Jump to content
  • advertisement_alt
  • advertisement_alt
  • advertisement_alt

Recommended Posts

Hi Peter,

 

5 weeks ago I bought home a pony who had foundered and was left to recover in a big 'ole paddock and no hoof care. ( oh yes, hubby was thrilled and understanding, lol ) Anyway, I do need to take some photos to show you and see if I'm on the right track, (keep forgetting, memory like a sieve :whistling: )

 

Her heels were high, her toes were long and turned up at the ends and all the lamine (sp?) white line had seperated on all feet and there is bulging on all the soles. (yes, I know photos would help)

 

I am happy to say I have taken it slowly slowly, trimming a little every couple of days and she has stopped limping after only 5 weeks, I need to work out how to encourage the seperated hoof wall to start growing downward. Because she has stopped limping I am taking this as a good sign, is it o.k that all her weight is on the soles? Will the soles always stay bulged? or is there something I can do for them?

 

I have taken the heels almost all the way down so they are almost flush with the soles about 2-3mm to go.

I have taken back the curved up toes a bit at as time, they are now vertical again but there is still some bulging where they had started to curve up.

 

By the deep rings on her hoofs I am guessing the founder may have happended about 3 months before I came across her. Is it right that I will have to wait for about a year of new hoof growth to eventually get new lamine?

 

I am not sure how much wall to take back as there is a gap / seperation where there should be a white line should be.

 

The wall is thick, so should I leave it thick until I get some new healthy growth? Then trim it back? (does this make sense)

 

She had flares on all the feet also, I have been able to take most of them off, there is just 2 spots that need a little more taken off. I am trying to make the changes slowly to reduce any further trauma. (if that's possible)

 

Her diet is Oaten chaff with mineral sups mixed into 1/3 cup of wet bran (to coax her to eat them). I couldn't think of anything 'less green' to feed her. Our paddocks are dry so she gets some shedded grass hay that is thrown out to all the horses. Pocco my arab, keeps them all moving throughout the day with games of chasey, and round and round the biscuits of hay I put out. :)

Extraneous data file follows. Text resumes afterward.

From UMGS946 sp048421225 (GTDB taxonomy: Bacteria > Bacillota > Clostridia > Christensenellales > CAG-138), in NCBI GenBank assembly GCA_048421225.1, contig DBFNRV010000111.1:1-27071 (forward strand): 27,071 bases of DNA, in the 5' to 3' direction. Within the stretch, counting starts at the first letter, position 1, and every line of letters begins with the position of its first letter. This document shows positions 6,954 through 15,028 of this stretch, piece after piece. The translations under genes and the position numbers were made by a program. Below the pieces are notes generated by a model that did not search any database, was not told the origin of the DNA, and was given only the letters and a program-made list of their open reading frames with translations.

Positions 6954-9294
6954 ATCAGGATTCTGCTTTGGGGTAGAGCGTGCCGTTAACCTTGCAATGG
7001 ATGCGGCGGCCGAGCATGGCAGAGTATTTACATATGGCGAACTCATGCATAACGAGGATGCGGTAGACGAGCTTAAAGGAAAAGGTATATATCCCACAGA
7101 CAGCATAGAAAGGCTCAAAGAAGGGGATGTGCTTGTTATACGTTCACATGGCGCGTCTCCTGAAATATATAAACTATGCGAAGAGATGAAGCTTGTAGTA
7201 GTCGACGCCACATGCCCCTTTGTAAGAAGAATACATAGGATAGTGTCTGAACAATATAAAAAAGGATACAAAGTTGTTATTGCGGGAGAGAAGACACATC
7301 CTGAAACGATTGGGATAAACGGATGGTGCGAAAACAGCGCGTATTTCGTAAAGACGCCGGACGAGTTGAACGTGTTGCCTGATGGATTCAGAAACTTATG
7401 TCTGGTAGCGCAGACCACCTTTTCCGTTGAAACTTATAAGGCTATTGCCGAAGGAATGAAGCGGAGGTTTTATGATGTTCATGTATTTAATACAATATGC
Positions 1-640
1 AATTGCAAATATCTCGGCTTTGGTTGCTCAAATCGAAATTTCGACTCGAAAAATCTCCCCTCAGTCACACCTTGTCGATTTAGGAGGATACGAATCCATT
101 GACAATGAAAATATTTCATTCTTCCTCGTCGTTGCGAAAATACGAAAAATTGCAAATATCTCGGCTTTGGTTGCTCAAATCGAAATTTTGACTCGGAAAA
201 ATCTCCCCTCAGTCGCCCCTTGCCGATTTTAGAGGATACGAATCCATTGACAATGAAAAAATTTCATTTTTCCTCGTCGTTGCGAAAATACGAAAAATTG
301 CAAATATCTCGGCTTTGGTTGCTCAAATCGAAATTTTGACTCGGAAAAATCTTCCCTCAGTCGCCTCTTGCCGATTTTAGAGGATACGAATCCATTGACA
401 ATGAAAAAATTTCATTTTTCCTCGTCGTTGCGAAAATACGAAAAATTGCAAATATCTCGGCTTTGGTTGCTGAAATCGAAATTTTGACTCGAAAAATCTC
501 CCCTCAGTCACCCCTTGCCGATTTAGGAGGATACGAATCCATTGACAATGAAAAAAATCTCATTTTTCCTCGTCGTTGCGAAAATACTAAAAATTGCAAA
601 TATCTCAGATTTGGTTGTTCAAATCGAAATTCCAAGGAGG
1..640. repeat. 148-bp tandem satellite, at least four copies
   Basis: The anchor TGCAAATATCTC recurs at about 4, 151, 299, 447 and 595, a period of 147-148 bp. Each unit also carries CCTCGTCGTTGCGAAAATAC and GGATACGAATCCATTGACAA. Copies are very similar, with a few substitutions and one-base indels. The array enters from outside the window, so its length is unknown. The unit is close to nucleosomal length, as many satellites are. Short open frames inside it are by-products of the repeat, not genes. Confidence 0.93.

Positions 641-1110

Any advice would be greatly appreciated.

 

Cheers Trace

Share this post


Link to post
Share on other sites

G’day Tracey!!!

 

As always… Where are the pickies????

 

BUT:

 

Yes you are on the right track…

 

Diet is the first issue… Minerals a la Pat Colby: dolomite, copper, sulphur, may be some zinc and boron…

 

Grass hay is fundamental and I just expected you to be right up with that… do watch this one when the grrrass comes back in summer.

 

Trimming, get the heels to the sole level and find the true foot behind the widest part of the hoof (or behind the point where the whiteline has not been destroyed).

 

DO NOT try to get the bottom of the hoof flat !!! Almost certainly the front will be too short vertically and when the back of the hoof is the right shape the toes will probably be several mm off the ground!

 

At the front you should cut away all of the hoofwall with a vertical cut from about 3mm in front of the true sole.

 

There are several ways to address removing the laminar wedge at the front of the hoof…

 

You can see some pictures of the way I do it here: http://picasaweb.google.com.au/hoofworks/Chester?feat=directlink

 

But you may like to send me some pickies to mark before you try this!!!

 

Or ask a lot of questions when you post some pix…

 

Peter Laidely

www.hoofworksaustralia.com

Share this post


Link to post
Share on other sites
Guest lindyfullarton

Hi Tracey

 

I too have a welsh A broodmare that suffered a similar fate due to her sneaking the pears off the fruit trees when we weren't looking.

 

Sounds to me like you are doing all the right things. We are doing almost the same save for the trimming every day or so. I get my farrier every 3 weeks which is working really well for us at present. Good luck. I pray every day that I don't come back as a pony! :whistling:

Share this post


Link to post
Share on other sites

WOW what awesomely fast responses!! Thanks Peter and Lindy :)

 

Yes, I will post some pictures first before I do to much cutting. I remember your lesson Peter, if I can't take a lot off then do lots of little bits :) funny what sticks in your mind.

Share this post


Link to post
Share on other sites

Am I coming to your place Tuesday? I would love to meet minty :o)

 

LOL! sorry mate :( have sent you a txt.

Share this post


Link to post
Share on other sites

Thanks for your Link Peter,

 

What do the 'forcing grooves' do?